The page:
By John Masson
"Affable misanthropy," like "military intelligence," may seem like an oxymoron at first.
And then you meet Bill Miller.
For a man who's spent his scholarly career dabbling in the least-pleasant environs of his own soul—and the collective soul of humanity, with courses like Bloodfeuds, his highly sought-after examination of score-settling in medieval Iceland—Michigan Law's Thomas G. Long Professor of Law may have reservations about the human race's claims to nobility.
But just because you authored Bloodtaking and Peacemaking, one of the great books of medieval history, doesn't mean you can't also enjoy riding your giant motorcycle from Ann Arbor through the late-autumn chill, back to your hometown of Green Bay, Wisc., to enjoy a Packers game. Without casting aspersions on the good people of Green Bay, it may have been on one such trip that the subject of Miller's just-published work, Losing It, came to him.
"The 'losing it' of this title refers to losing my mental abilities, which just happens with age," Miller said. "The joke is you get wiser, but come on. My head doesn't work as well as it once did, in the same way that I can’t run as far or as fast."
If that's true, it's hard to tell from the resulting 260-odd pages of delightfully rendered prose, which are bound to reinforce whatever self-doubts readers may already carry about their own mentation.
"I write about things that everybody's thought about at some level," Miller said of his body of work, which, beside Bloodtaking, also includes The Anatomy of Disgust, Faking It, andThe Mystery of Courage. "They might not own up to it, but they've thought about it."
Better still, for a certain type of law professor, is the freedom to write about topics like revenge—which most would agree forms one ancient underpinning of the law—while completely avoiding the often-constraining format of a law review article.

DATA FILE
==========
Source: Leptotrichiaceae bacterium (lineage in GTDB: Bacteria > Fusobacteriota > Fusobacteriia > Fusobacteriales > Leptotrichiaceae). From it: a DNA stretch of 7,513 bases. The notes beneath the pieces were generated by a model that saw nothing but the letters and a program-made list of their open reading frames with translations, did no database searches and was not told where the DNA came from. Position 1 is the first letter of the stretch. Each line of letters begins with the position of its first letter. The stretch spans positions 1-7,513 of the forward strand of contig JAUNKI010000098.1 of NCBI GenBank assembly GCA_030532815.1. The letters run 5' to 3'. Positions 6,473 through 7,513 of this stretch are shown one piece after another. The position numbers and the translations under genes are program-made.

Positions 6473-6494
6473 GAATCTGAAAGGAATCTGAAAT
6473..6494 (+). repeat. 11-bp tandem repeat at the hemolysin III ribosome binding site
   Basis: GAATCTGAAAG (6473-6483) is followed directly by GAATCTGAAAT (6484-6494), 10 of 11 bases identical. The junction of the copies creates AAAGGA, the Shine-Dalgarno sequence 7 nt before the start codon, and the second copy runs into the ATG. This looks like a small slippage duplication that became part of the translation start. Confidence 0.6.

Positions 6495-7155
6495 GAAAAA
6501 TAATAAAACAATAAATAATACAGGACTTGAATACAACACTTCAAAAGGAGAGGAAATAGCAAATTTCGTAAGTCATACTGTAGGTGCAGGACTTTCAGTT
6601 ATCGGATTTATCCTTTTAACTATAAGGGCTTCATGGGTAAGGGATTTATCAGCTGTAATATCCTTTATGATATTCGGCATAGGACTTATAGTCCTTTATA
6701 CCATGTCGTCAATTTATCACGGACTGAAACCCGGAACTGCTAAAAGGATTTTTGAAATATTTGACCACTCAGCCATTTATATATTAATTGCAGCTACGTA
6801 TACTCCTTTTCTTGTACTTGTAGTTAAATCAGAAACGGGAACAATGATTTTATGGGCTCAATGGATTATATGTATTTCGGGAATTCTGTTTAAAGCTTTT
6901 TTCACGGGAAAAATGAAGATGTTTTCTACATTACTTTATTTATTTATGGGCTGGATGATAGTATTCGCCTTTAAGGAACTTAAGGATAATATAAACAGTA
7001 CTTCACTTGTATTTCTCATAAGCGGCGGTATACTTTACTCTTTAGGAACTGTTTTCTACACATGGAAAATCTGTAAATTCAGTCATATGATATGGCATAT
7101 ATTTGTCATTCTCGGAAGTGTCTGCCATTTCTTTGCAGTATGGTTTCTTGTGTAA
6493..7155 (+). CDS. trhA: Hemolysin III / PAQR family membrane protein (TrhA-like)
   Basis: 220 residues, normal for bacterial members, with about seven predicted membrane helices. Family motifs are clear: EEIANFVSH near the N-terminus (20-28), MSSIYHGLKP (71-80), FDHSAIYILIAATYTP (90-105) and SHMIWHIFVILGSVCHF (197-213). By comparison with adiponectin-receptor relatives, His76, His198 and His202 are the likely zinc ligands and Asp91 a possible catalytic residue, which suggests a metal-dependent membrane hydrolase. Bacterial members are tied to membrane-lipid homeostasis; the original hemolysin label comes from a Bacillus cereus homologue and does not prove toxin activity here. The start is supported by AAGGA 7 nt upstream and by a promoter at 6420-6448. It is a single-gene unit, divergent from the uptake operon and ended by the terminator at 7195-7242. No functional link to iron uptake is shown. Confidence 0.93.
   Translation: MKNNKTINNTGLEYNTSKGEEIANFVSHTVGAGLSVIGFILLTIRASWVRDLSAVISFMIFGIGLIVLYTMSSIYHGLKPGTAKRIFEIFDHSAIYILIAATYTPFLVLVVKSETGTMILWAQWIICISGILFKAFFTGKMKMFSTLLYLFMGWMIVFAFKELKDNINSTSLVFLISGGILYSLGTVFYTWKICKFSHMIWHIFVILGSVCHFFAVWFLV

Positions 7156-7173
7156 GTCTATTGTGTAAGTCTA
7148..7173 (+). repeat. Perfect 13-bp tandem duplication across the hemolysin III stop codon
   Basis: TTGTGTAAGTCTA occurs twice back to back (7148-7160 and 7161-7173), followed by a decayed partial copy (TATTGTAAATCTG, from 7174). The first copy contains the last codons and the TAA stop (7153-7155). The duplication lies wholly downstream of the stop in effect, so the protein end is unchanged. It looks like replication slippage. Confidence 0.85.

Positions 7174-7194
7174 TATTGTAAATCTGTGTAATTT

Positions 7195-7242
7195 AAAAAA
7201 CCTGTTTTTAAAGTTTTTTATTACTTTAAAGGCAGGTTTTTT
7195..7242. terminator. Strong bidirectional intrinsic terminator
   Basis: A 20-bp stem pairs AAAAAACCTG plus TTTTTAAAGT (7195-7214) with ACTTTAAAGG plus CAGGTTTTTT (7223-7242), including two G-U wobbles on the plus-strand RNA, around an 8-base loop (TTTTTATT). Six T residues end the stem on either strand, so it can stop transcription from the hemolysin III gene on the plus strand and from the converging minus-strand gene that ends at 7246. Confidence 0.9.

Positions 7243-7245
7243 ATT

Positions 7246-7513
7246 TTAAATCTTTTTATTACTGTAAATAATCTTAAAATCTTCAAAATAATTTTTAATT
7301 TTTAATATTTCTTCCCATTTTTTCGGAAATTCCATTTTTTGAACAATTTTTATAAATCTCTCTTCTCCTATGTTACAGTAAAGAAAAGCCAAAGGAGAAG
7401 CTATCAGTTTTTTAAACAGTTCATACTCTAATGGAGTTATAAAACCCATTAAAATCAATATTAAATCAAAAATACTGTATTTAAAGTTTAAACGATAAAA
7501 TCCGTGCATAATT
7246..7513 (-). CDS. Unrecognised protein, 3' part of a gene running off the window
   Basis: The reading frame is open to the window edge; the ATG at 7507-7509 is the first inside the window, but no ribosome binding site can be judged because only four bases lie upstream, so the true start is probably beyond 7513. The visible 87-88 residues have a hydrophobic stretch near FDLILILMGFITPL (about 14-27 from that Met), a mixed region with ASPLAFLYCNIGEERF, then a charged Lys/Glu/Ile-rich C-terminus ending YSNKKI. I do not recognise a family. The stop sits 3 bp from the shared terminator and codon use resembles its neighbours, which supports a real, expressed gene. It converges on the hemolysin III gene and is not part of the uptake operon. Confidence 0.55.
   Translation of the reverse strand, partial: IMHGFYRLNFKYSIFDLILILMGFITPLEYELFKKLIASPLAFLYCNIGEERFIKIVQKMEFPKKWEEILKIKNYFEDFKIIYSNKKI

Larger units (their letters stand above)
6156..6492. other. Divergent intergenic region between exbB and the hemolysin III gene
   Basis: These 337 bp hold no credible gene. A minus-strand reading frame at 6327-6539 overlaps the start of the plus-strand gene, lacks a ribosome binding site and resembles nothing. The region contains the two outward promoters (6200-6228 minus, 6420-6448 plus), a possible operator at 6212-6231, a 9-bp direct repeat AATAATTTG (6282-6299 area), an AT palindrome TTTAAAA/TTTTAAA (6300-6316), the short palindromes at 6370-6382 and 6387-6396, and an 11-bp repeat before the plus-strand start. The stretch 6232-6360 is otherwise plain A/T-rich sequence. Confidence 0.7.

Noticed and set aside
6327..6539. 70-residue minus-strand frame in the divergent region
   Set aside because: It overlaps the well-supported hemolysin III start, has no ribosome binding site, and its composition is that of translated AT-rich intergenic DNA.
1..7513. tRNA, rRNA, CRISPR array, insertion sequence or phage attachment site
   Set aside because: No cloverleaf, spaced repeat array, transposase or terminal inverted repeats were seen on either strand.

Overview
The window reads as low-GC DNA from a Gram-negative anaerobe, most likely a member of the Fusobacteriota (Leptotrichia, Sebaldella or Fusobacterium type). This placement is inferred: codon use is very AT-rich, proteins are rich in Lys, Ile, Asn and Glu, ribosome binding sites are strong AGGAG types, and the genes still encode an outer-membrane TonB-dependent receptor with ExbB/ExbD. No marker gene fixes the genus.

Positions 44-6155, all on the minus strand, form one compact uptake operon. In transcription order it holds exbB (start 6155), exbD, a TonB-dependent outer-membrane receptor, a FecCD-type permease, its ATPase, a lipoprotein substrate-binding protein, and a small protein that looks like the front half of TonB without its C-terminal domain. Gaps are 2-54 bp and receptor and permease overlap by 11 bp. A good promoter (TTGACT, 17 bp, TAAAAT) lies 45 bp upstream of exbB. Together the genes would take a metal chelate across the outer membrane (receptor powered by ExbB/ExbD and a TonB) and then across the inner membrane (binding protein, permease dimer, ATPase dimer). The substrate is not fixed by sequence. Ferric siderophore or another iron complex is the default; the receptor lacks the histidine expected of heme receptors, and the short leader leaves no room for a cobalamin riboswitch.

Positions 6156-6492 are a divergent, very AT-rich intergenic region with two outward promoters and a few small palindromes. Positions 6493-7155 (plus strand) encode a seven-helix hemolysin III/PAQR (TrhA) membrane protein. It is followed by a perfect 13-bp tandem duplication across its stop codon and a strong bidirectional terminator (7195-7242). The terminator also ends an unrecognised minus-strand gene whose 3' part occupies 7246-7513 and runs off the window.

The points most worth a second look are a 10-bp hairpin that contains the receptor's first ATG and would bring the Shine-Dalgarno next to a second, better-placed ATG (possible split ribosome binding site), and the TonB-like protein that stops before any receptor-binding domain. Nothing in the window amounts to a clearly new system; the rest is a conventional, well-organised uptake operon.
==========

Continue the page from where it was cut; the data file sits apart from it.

"None of my stuff's utilitarian, unless you actually want to take revenge," Miller said. "We don't put an axe in people's heads anymore, but we certainly are constantly getting even, or figuring out ways of getting even, or people are getting even with us."
Some, such as longtime friend John Hudson, a history professor at St. Andrews University in Scotland, argue that Losing It was the book Miller was meant to write since he published his first book, at what Miller now would consider the infantile age of 44.
"At first, he meant to write a misanthropy trilogy," Hudson said: Faking It, Disgust, and a book that was to have been called Cowardice.
But Cowardice becameThe Mystery of Courage because Miller, uncharacteristically became fascinated with bravery while studying its opposite. Inconveniently, Hudson said, that didn't fit with Miller's leitmotif of malevolence and malfeasance. So until Losing It came along, the misanthropy trilogy remained incomplete.
Hudson says one of the most remarkable things about Miller is his ability to sort through a vast array of knowledge on a huge variety of topics, and still cobble his conclusions together in an understandable and personal way.
Face to face, conversations with Miller proceed the same way. They may be peppered with references to Norse-era sagas or quotations from Seneca, but any shadow of ponderousness is instantly deflated when Miller utters some of the English language's oldest and least-acceptable words, or when he asks a question about last week's Packers game. There may be a tomahawk-like Icelandic battle-axe on his bookcase, in other words, but just a few feet away rests an old Green Bay Packers cheese-head hat that looks old enough to have been the prototype.